Syria: imperialists keep flipping script

Elements of the US national security establishment have clearly got their money on Bashar Assad. Ex-CIA director Michael Hayden on Dec. 12 outlined three options for Syria's future at the annual Jamestown Foundation counter-terrorism confab: "Option three is Assad wins. And I must tell you at the moment, as ugly as it sounds, I'm kind of trending toward option three as the best out of three very, very ugly possible outcomes." Option one was ongoing conflict between radicalized sectarian facitons. Option two, which Hayden considered the most likely, was the "dissolution of Syria." (It isn't explained why this option ranks two if it's the most likely.) This, in turn, "means the end of Sykes-Picot… it sets in motion the dissolution of all the artificial states created after World War I." (AFP via Maan News Agency, Dec. 13)

It is unclear how the Arab states are any more "artificial" than, say, the United States of America. An entity known as Syria, more or less conforming to the current borders, goes back to biblical times. It should be noted that there is definitely a sector of Washington wonkdom that avidly favors a balkanization of the Middle East, beginning in Syria. Of course, an imperial position on this at all merely replicates the hubris of the 1916 Sykes-Picot Agreement, in which the Great Powers drew up the map of the contemporary Middle East. There is also clearly an element rooting for Option One: a strategy of equivocation aimed at prolonging the war—to let Assad and the jihadists exhaust each other. It is amusing to see Hayden and the idiot left elements that support Assad making common cause.

Another tellingly contradictory development: Just days ago, the US announced it was cutting aid to the Free Syrian Army because one of its bases had been overrun by the jihadist Islamic Front. Now it is reported that… US officials are due to hold talks with Islamic Front commanders in Turkey in the coming days! "The expected contacts between Washington and the radical fighters reflect the extent to which the Islamic Front alliance has eclipsed the more moderate Free Syrian Army brigades," we are told. It is implied that the US has deicded to groom the Islamic Front as a (perhaps ever so slightly) more "moderate" alternative to the Qaeda-linked Islamic State in Iraq and Syria (ISIS). (Reuters via Jerusalem Post, Dec. 14)

We have long been correcting the Assad-apologists who refer to the jihadists as "Obama's rebels," when it is the secular-led FSA that has been receiving US aid. Maybe that is now about to change. Reminds us of the imperial strategy we have now seen in both Iraq and Afghanistan of supporting reactionary fundamentalists on condition that they transfer their loyalties from al-Qaeda to the US military. So  instead of totalitarian sharia enclaves loyal to al-Qaeda, much of Iraq is now made up of totalitarian sharia enclaves loyal to the US. What a promising model for Syria.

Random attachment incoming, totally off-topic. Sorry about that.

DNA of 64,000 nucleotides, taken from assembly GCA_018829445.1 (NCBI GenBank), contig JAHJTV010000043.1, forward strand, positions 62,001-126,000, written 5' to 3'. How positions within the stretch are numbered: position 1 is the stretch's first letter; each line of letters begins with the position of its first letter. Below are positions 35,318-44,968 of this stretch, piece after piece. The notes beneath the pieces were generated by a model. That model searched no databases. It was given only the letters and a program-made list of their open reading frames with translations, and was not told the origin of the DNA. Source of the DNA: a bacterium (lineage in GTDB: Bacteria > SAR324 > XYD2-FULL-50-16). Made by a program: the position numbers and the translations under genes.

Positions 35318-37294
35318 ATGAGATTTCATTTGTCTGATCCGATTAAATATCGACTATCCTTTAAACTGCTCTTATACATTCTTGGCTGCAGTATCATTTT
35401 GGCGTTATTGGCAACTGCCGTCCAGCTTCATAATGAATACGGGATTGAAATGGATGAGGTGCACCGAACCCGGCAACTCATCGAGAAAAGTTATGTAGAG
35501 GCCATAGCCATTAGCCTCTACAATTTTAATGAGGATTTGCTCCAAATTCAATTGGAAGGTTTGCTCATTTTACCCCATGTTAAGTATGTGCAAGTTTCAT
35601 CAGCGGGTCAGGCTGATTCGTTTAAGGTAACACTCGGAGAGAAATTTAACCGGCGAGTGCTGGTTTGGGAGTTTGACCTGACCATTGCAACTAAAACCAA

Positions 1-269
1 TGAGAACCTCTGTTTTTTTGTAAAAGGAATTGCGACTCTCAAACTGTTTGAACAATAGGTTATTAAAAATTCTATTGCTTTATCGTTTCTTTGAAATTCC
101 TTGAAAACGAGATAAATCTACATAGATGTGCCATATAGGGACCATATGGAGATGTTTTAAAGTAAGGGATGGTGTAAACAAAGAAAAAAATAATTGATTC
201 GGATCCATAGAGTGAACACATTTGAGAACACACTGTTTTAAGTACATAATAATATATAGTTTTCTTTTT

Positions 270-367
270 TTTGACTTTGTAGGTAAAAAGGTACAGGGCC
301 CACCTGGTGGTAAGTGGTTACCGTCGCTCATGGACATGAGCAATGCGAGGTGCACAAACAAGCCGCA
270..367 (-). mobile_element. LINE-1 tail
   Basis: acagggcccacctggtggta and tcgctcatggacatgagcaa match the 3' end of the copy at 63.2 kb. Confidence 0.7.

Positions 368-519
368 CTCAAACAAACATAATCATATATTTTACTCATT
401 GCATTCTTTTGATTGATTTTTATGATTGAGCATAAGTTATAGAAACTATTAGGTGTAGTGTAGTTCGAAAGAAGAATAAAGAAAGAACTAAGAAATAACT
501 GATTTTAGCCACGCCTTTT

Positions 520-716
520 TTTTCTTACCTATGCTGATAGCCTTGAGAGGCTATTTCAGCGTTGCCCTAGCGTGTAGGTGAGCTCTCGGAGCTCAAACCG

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  1. US betting on Assad?

    It sure looks that way, but never let the facts get in the way of a good conspiracy theory. From a Dec. 22 New York Times op-ed, "Don't Get in Bed With Assad," by Emile Hokayem, a Middle East analyst at the International Institute for Strategic Studies:

    One might think that America’s policy toward Syria couldn’t get any worse, but the rise of extremists there is generating dangerous thinking in Western capitals. High-level advisers and former officials have recently started to talk about Bashar al-Assad as a lesser evil than whatever comes next; some even see him as a potential partner in fighting jihadi terrorists.

    Rebuilding bridges with Mr. Assad, the reasoning goes, would allow Western intelligence agencies to penetrate and disrupt the activities of extremist groups and help identify the many hundreds of Western jihadis who are flocking there.

    Such simplistic analysis whitewashes the Assad regime’s record. It could also lead the Obama administration, for whom success in Syria is seemingly measured in terms of how uninvolved it is, to revert to the narrow, reactive counterterrorism strategy it has adopted in other troubled countries, like Yemen.

    The latest exponent of this reasoning is Ryan C. Crocker, a former American ambassador to Syria, Iraq and Afghanistan. "We need to start talking to the Assad regime again," he told The New York Times, referring to counterterrorism and other issues of shared concern. "Bad as Assad is, he is not as bad as the jihadis who would take over in his absence."

    Again, how cute to see the Workers World Party making common cause with Ryan Crocker…